Alongside of such almost incredible statements, whatever deviations Mariologists may have perpetrated seem tiny indeed. Of course, Laurentin was referring chiefly to the time before the present storm arose. But even if we confined our view to that period, we must say that Laurentin has distorted the picture by not pointing out that it is not only Mariologists who had or have some disagreement with other specialists: dogmatic theologians have long charged that exegetes tend to ignore the Magisterium; and exegetes have similarly charged dogmatic theologians with trying to establish a proof from out-of-context snippets from Scripture. We must, of course, give due credit where it is due by adding that these mutual recriminations of dogmatists and exegetes are much less valid today than they were, say, ten years ago when, for example, dogmatic scholars hurled texts at each other to prove or disprove such things as reprobation ante previsa demerita while both factions blissfully ignored the context, a context which actually showed that the inspired writer they cited was not dealing with this question at all.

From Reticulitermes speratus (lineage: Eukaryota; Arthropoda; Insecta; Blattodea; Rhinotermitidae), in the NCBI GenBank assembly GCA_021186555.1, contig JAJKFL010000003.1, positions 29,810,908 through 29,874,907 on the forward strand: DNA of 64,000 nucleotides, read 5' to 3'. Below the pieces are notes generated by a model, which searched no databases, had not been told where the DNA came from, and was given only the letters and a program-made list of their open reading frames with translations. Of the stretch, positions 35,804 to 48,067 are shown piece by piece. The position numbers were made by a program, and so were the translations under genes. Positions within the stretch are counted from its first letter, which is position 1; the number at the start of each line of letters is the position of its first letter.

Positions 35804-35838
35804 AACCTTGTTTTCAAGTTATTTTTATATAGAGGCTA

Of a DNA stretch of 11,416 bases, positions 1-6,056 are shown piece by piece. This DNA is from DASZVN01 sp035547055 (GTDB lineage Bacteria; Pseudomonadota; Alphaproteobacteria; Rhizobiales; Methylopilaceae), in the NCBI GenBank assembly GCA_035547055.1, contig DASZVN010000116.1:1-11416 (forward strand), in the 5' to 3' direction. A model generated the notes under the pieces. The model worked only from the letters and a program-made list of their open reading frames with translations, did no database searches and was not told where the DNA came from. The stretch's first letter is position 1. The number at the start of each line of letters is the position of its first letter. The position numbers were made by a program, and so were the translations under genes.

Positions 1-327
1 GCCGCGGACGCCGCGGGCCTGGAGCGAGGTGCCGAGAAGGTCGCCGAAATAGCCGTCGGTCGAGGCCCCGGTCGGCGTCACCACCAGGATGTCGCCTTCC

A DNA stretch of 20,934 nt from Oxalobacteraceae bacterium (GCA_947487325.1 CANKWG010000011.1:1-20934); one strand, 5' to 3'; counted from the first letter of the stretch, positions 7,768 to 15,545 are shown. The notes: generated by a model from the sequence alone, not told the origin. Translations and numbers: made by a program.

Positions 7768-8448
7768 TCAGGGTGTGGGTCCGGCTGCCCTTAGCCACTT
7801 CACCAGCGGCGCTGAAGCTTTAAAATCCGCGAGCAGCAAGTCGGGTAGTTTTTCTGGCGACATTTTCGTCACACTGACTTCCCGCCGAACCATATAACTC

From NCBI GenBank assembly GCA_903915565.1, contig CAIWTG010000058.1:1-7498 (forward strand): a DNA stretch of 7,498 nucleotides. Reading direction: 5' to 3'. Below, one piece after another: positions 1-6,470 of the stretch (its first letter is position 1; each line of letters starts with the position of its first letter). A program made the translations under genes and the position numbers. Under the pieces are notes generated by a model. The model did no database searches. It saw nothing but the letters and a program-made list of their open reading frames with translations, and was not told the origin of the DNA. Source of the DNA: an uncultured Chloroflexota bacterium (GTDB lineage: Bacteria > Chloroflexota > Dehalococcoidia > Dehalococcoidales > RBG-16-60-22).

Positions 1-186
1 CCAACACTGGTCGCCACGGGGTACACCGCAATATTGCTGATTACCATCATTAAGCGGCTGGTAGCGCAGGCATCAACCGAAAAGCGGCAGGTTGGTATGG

We must add too, that far from all dogmatic theologians and exegetes commit today such errors as those we cited above.

Of course, we admit that Laurentin's complaints do have some validity. But they apply much less to the United States than to his own France. For here, some of the best exegetes have given splendid papers at our past meetings, and are to do so also at this present session, while, in turn, some of our members are also active members of the Catholic Biblical Association of America and have given papers at its conventions.

Similarly, not a few of our own past Presidents have been Presidents of the Catholic Theological Society of America; in fact, the current Theological Society President is one of our own distinguished members, and a past President of ours.